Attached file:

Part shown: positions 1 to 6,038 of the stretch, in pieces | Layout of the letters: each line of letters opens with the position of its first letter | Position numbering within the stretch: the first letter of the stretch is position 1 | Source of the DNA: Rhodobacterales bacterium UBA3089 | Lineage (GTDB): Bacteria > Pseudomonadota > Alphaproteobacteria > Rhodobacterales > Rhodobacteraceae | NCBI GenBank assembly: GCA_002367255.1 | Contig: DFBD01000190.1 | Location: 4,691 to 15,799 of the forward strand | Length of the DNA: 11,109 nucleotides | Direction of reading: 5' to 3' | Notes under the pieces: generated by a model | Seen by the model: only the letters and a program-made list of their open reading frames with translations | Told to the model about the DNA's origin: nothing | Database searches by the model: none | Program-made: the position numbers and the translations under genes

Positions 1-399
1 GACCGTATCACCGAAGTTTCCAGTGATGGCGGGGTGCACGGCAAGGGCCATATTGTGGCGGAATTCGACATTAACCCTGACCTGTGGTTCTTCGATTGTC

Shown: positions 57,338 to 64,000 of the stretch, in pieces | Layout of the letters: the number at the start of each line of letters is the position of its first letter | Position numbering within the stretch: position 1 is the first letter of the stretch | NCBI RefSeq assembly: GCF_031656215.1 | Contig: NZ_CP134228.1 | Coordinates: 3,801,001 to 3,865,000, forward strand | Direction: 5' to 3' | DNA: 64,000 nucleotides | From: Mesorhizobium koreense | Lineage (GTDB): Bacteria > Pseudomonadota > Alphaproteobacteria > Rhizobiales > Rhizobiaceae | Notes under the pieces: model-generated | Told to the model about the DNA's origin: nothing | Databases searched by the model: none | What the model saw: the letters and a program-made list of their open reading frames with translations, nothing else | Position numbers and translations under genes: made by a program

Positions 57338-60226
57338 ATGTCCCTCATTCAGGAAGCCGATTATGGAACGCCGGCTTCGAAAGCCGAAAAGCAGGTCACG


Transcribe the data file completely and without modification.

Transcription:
Part shown: positions 1 to 6,038 of the stretch, in pieces | Layout of the letters: each line of letters opens with the position of its first letter | Position numbering within the stretch: the first letter of the stretch is position 1 | Source of the DNA: Rhodobacterales bacterium UBA3089 | Lineage (GTDB): Bacteria > Pseudomonadota > Alphaproteobacteria > Rhodobacterales > Rhodobacteraceae | NCBI GenBank assembly: GCA_002367255.1 | Contig: DFBD01000190.1 | Location: 4,691 to 15,799 of the forward strand | Length of the DNA: 11,109 nucleotides | Direction of reading: 5' to 3' | Notes under the pieces: generated by a model | Seen by the model: only the letters and a program-made list of their open reading frames with translations | Told to the model about the DNA's origin: nothing | Database searches by the model: none | Program-made: the position numbers and the translations under genes

Positions 1-399
1 GACCGTATCACCGAAGTTTCCAGTGATGGCGGGGTGCACGGCAAGGGCCATATTGTGGCGGAATTCGACATTAACCCTGACCTGTGGTTCTTCGATTGTC

Shown: positions 57,338 to 64,000 of the stretch, in pieces | Layout of the letters: the number at the start of each line of letters is the position of its first letter | Position numbering within the stretch: position 1 is the first letter of the stretch | NCBI RefSeq assembly: GCF_031656215.1 | Contig: NZ_CP134228.1 | Coordinates: 3,801,001 to 3,865,000, forward strand | Direction: 5' to 3' | DNA: 64,000 nucleotides | From: Mesorhizobium koreense | Lineage (GTDB): Bacteria > Pseudomonadota > Alphaproteobacteria > Rhizobiales > Rhizobiaceae | Notes under the pieces: model-generated | Told to the model about the DNA's origin: nothing | Databases searched by the model: none | What the model saw: the letters and a program-made list of their open reading frames with translations, nothing else | Position numbers and translations under genes: made by a program

Positions 57338-60226
57338 ATGTCCCTCATTCAGGAAGCCGATTATGGAACGCCGGCTTCGAAAGCCGAAAAGCAGGTCACG